Conversely, a cancer that is “not characterized by ErbB2 receptor expression” is a cancer that does not express higher levels of ErbB2 receptor than normal in a diagnostic assay compared to non-cancerous cells of the same tissue type. .

The term “cytotoxic agent” as used herein refers to a substance that inhibits or prevents the function of cells and / or causes destruction of cells. This term refers to radioisotopes (eg, 211 At, 131 I, 125 I, 90 Y, 186 Re, 188 Re, 153 Sm, 212 Bi, 32 P, 60 C, and Lu), chemotherapy It is intended to encompass drugs, as well as toxins of bacterial, fungal, plant or animal origin, such as small molecule toxins or enzymatically active toxins (including synthetic analogs and derivatives thereof).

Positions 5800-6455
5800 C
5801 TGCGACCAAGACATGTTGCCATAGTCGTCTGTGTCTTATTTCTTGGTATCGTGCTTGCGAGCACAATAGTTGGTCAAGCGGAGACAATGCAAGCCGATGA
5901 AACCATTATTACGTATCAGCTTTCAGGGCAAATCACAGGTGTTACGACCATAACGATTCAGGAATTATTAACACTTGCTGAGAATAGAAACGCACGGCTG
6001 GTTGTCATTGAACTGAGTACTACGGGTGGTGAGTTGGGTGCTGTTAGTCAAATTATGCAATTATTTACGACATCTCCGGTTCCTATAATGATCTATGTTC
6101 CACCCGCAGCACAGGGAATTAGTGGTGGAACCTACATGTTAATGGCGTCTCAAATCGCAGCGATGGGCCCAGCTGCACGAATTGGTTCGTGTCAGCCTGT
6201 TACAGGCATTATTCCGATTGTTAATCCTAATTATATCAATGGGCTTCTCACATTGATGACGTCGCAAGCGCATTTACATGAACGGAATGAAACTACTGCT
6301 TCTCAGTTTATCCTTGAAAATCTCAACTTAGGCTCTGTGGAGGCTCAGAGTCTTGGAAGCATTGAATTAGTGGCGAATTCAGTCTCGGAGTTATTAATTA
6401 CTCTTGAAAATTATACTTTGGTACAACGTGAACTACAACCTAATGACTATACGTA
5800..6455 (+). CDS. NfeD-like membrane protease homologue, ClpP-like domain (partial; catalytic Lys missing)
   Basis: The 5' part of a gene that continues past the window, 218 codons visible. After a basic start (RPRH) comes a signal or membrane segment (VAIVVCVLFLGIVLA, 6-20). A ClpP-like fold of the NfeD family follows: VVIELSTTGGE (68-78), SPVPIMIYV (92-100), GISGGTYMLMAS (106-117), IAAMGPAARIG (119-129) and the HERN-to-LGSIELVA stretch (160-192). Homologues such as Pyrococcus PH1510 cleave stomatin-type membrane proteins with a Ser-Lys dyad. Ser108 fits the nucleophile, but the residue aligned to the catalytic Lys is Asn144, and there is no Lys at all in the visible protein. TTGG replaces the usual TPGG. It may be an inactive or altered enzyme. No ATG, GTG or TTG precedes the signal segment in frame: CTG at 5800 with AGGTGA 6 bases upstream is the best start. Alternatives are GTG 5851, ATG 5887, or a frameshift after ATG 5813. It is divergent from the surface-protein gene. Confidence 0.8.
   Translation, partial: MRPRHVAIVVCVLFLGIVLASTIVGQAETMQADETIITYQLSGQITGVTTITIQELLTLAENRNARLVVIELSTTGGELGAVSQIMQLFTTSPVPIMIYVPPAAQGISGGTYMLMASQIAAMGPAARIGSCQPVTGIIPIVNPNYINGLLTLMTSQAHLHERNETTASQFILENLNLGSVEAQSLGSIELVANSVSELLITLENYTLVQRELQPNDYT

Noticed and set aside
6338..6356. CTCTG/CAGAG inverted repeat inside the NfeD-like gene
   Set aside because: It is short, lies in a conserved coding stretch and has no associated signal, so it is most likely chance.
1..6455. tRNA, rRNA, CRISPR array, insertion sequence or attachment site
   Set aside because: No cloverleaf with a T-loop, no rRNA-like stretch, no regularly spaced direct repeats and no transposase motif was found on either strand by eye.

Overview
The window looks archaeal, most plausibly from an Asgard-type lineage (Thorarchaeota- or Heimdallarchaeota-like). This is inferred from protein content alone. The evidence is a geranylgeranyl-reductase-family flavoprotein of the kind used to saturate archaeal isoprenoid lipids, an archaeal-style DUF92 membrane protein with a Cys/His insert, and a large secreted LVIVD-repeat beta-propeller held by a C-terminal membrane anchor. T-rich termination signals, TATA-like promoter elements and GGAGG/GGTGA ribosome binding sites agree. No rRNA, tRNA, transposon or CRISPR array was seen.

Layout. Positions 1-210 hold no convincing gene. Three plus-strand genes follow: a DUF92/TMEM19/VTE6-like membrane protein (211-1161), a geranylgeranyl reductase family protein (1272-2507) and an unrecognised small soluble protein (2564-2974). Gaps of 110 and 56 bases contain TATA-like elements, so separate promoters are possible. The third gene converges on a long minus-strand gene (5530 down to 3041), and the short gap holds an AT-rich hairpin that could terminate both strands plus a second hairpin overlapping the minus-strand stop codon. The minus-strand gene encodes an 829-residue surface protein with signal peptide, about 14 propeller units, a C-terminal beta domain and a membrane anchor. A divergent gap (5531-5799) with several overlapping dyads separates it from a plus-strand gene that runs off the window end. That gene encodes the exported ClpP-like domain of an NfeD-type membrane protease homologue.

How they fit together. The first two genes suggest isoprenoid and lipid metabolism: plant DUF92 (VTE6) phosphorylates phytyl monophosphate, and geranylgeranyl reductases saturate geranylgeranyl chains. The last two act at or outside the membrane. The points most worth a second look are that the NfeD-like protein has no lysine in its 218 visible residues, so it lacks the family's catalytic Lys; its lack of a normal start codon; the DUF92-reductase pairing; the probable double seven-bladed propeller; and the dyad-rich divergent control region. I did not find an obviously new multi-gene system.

“Chemotherapeutic agent” and “anticancer agent” are terms that indicate compounds that are useful in the treatment of cancer and that can be administered in combination therapy with the antibody drug conjugate compounds of the invention. Examples of chemotherapeutic drugs include erlotinib (TARCEVA®, Genentech / OSI Pharm.), Bortezomib (VELCADE®, Millenium Pharm.), Fulvestrant (FASLODEX®, Astrazeneca), Sutent (SU11248, Pfizer), letrozole (FEMARA®, Novartis), imatinib mesylate (GLEEVEC®, Novartis), PTK787 / ZK 222584 (Novartis), oxaliplatin (Eloxatin®), Sanofi , 5-FU (5-fluorouracil), leucovorin, rapamycin (sirolimus, RAPAMUNE®, Wyeth) Lapatinib (GSK572016, GlaxoSmithKline), Lonafarnib (SCH 66336), Sorafenib (BAY43-9006, Bayer Labs.), And Gefitinib (IRESSA®, Astrazeneca), AG1478, AG5271; For example, thiotepa and CYTOXAN® cyclophosphamide; alkyl sulfonates such as busulfan, improsulfan and piperosulphane; aziridines such as benzodopa, carbocon, metresreda, and uredopa; ethyleneimine and methylelamelamine (altretamine, triethylene Melamine, triethylenephosphoramide, triethylenethiophosphorua TLK 286 (TELCYTA ™); acetogenin (especially bratacin and bratacinone); delta-9-tetrahydrocannabinol (dronabinol, MARINOL ™); beta-lapachone; lapacol; Colchicine; betulinic acid; camptothecin (including synthetic analogs topotecan (HYCAMTIN®), CPT-11 (irinotecan, CAMPTOSAR®), acetylcamptothecin, scopolectin and 9-aminocamptothecin); bryostatin; CC-1065 (including its adzelesin, calzeresin and bizelesin synthetic analogues); podophyllotoxin; podophyllic acid; teniposide; cryptophysin (especially Liptophycin 1 and cryptophycin 8); dolastatin; duocarmycin (including synthetic analogs, including KW-2189 and CB1-TM1); eleucelobin; panclatistatin; sarcodictin; sponge statins; nitrogen mustard such as chlorambucil, Chlornafazine, chlorophosphamide, estramustine, ifosfamide, mechloretamine, mechloretamine oxide, melphalan, novembitine, phenesterin, prednisotin, trophosphamide, uracil mustard; nitrosourea, such as carmustine, chlorozotocin, hotemstin, Nimustine and ranimnustine; bisphosphonates such as clodronate; antibiotics such as enediyne antibodies (eg Calicheamicin, especially calicheamicin gamma 1I and calicheamicin omega I1 (e.g., Agnew Chem Intl. Ed. Engl. 33: 183-186 (1994))) and anthracyclines such as anamycin, AD32, alcarbicin, daunorubicin, dexarazoxane, DX-52-1, epirubicin, GPX-100, idarubicin, KRN5500, menogalyl, dynemycin (Dynemycin A ), Esperamycin, Neocarzinostatin and related chromoprotein enediyne antibiotic chromophores, Aclacinomycin, Actinomycin, Ausramycin, Azaserine, Bleomycin, Kactinomycin, Carabicin, Carminomycin, Cardino Filin, chromomycin, dactinomycin, detorubicin, 6-diazo-5-oxo-L-norleucine, ADRIAMYCIN® doxorubicin (molar) Lino-doxorubicin, cyanomorpholino-doxorubicin, 2-pyrrolino-doxorubicin, liposomal doxorubicin and dexoxorubicin) , Puromycin, queramycin, rhodorubicin, streptonigrin, streptozocin, tubercidin, ubenimex, dinostatin and zorubicin; folic acid analogs such as denopterin, pteropterin and trimetrexate; Thiamipurine and thioguanine; pyrimidine analogues such as ancitabine, azacit , 6-azauridine, carmofur, cytarabine, dideoxyuridine, doxyfluridine, enositabine and furoxyuridine; androgens such as carsterone, drmostanolone propionate, epithiostanol, mepithiostane and test lactones; antiadrenal agents such as aminoglutethimide Folate supplements such as folinic acid (leucovorin); acegraton; antifolate antitumor agents such as ALIMTA®, LY231514, pemetrexed, dihydrofolate reductase inhibitors such as methotrexate, metabolism Antagonists such as 5-fluorouracil (5-FU) and prodrugs thereof such as UFT, S-1 and capecitabine, and thymidylate syntax Inhibitors and glycinamide ribonucleotide formyltransferase inhibitors such as raltitrexed (TOMUDEX ™, TDX); inhibitors of dihydropyrimidine dehydrogenase such as eniluracil; aldophosphamide glucoside; aminolevulinic acid; amsacrine; Bisantren; edatralxate; defofamine; demecorcin; diaziquinone; erfornitine; Pentostatin; phenmet; pirarubicin; rosoxantrone; 2- Procarbazine; PSK® polysaccharide complex (JHS Natural Products, Eugene, OR); Razoxane; Rhizoxin; Schizophyllan; Spirogermanium; Tenuazonic acid; Triadiquinone; 2,2 ′, 2 ″ -Trichlorotriethylamine; Trichothecenes (especially T-2 toxin, veracrine A, loridine A and anguidine); urethane; vindesine (ELDISINE®, FILDESIN®); decarbazine; mannomustine; mitoblonitol; mitobactol; pipobroman; gacitosine; Ara-C "); cyclophosphamide; thiotepa; taxoids and taxanes such as TAXOL® paclitaxel (Bristol-M) ers Squibb Oncology, Princeton, N. J. et al. ), ABRAXANE ™ Cremophor-free paclitaxel nanoparticle formulations designed with albumin (American Pharmaceutical Partners, Schaumberg, Illinois), and TAXOTERE® Doxetaxel (Rhone-PoulenorRonone Chlorambucil; gemcitabine (GEMZAR®); 6-thioguanine; mercaptopurine; platinum; platinum analogs or platinum-based analogs such as cisplatin, oxaliplatin and carboplatin; vinblastine (VELBAN®); etoposide (VP) -16); ifosfamide; mitoxantrone; vincristine (ONCOVIN®) Vinca alkaloid; vinorelbine (NAVELBINE®); Novantrone; edatrexate; daunomycin; aminopterin; xeloda; ibandronate; topoisomerase inhibitor RFS 2000; Any pharmaceutically acceptable salt, acid or derivative; and combinations of two or more of the above, eg, CHOP (abbreviation for combination therapy of cyclophosphamide, doxorubicin, vincristine and prednisolone) and FOLFOX (5- Oxaliplatin in combination with FU and leucovorin (abbreviation for treatment regimen with ELOXATIN ™).